Glyceraldehyde-3 -Phohsphate is Converted to Pyruvate (Cont’d) • 1, 3 -bisphoglycerate is converted to 3 phosphoglycerate • This step (step 7) involves another reaction in which ATP is produced by phosphorylation of ADP • 1, 3 -bisphoglycerate transfers a phosphate group to ADP. This is known as substrate-level phosphorylation • Reaction is catalyzed by phosphoglycerate kinase • This reaction is the sum of the endergonic phosphorylation of ADP and the exergonic hydrolysis of the mixed phosphate anhydride

Glyceraldehyde-3 -Phohsphate is Converted to Pyruvate (Cont’d) • The next step (step 8) involves

Glyceraldehyde-3 -Phohsphate is Converted to Pyruvate (Cont’d) • The next step (step 8) involves the isomerization of 3 phosphoglycerate to 2 -phosphoglycerate • The phosphate group is transferred from carbon 3 to carbon 2 of the glyceric acid backbone • This reaction is catalyzed by phosphoglyceromutase • Mutase is an enzyme that catalyzes the intramolecular shift of a chemical group from one position to another within the same molecule such as phosphoryl group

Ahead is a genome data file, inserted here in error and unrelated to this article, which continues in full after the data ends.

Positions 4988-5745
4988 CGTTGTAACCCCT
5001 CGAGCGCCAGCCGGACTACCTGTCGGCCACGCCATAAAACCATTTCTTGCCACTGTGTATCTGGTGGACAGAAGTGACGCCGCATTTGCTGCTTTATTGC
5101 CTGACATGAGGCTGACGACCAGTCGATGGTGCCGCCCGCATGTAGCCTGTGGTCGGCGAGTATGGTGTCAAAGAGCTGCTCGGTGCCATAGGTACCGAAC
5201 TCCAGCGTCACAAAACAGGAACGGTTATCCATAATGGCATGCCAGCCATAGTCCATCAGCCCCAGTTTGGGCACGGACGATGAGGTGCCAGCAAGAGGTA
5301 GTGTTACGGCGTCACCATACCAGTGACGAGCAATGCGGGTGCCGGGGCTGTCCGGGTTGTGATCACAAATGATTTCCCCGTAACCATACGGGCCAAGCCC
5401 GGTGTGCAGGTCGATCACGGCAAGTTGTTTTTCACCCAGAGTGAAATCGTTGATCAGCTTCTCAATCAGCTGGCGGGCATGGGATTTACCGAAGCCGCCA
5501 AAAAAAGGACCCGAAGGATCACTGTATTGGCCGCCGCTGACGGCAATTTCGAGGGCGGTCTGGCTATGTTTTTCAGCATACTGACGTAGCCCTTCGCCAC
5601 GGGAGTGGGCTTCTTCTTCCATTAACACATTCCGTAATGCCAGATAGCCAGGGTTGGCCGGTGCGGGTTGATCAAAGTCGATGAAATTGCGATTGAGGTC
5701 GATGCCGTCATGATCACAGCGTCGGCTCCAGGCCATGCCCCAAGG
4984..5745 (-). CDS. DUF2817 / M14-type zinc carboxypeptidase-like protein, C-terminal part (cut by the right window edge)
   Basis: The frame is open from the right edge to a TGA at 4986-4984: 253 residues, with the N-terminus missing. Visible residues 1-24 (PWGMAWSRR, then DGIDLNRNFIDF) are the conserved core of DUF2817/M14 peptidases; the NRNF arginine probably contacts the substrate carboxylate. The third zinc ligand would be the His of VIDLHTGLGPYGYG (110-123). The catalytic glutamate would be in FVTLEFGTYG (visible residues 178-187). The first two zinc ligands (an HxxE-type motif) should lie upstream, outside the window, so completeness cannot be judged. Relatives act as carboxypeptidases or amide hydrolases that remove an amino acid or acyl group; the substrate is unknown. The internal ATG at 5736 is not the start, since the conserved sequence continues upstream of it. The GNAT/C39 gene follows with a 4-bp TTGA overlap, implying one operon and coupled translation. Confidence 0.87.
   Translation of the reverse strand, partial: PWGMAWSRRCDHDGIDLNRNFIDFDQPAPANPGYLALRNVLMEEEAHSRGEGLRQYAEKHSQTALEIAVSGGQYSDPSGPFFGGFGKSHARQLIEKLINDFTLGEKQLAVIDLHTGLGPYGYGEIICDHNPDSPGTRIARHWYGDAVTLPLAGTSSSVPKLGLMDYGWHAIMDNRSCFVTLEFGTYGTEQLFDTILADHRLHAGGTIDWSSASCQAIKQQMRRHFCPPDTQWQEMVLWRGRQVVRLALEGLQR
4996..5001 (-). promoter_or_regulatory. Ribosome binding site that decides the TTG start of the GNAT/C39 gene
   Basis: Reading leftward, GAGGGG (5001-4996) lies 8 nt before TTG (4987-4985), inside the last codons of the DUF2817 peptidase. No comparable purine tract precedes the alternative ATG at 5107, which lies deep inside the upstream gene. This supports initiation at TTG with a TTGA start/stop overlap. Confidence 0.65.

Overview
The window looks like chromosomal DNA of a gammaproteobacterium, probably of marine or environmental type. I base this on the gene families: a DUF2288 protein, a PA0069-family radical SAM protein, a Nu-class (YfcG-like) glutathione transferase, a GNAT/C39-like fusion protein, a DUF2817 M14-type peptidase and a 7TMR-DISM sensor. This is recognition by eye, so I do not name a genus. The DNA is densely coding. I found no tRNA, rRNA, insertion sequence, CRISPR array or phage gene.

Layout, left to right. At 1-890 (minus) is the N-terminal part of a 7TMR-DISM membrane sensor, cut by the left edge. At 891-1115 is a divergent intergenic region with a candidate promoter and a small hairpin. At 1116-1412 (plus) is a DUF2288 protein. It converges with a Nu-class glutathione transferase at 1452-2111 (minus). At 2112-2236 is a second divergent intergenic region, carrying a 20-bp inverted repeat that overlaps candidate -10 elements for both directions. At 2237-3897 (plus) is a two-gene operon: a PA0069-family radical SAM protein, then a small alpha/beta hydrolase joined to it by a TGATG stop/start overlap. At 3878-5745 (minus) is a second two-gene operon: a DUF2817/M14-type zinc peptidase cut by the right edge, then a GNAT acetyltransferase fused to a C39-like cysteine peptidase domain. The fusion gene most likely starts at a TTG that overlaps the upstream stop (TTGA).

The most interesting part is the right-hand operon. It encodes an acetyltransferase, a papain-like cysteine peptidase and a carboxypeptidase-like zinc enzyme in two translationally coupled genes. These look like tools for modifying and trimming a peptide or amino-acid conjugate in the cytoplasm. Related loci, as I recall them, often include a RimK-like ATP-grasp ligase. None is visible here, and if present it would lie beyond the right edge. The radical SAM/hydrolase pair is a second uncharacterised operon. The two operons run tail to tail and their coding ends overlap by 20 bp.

Glyceraldehyde-3 -Phohsphate is Converted to Pyruvate (Cont’d) • Next, (step 9) 2 -phosphoglycerate loses

Glyceraldehyde-3 -Phohsphate is Converted to Pyruvate (Cont’d) • Next, (step 9) 2 -phosphoglycerate loses one molecule of water, producing phosphenolpyruvate • Enolase catalyzes the dehydration reaction (-H 2 O) and requires a Mg 2+ as a cofactor • Phosphoenolpyruvate contains a high energy bond • enolase

Glyceraldehyde-3 -Phohsphate is Converted to Pyruvate (Cont’d) • Phosphenolpyruvate (PEP) transfers its phosphate group

Glyceraldehyde-3 -Phohsphate is Converted to Pyruvate (Cont’d) • Phosphenolpyruvate (PEP) transfers its phosphate group to ADP, producing ATP and pyruvate • Reaction is catalyzed by pyruvate kinase • The double bond shift to the oxygen on carbon 2 and a hydrogen shifts to carbon 3 • This reaction is irreversible (control point)

Summary • In the final stages of glycolysis, two molecules of pyruvate are produced

Summary • In the final stages of glycolysis, two molecules of pyruvate are produced for each molecule of glucose that entered the pathway • These reactions involve electron transfer (redox step 6), and the net production of two ATP for each glucose • There are three control points in the glycolytic pathway